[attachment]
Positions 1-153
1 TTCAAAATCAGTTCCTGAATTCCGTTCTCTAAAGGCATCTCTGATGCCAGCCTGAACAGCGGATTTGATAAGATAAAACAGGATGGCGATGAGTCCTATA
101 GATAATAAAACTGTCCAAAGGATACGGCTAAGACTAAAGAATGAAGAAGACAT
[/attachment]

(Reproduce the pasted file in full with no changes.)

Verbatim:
Positions 1-153
1 TTCAAAATCAGTTCCTGAATTCCGTTCTCTAAAGGCATCTCTGATGCCAGCCTGAACAGCGGATTTGATAAGATAAAACAGGATGGCGATGAGTCCTATA
101 GATAATAAAACTGTCCAAAGGATACGGCTAAGACTAAAGAATGAAGAAGACAT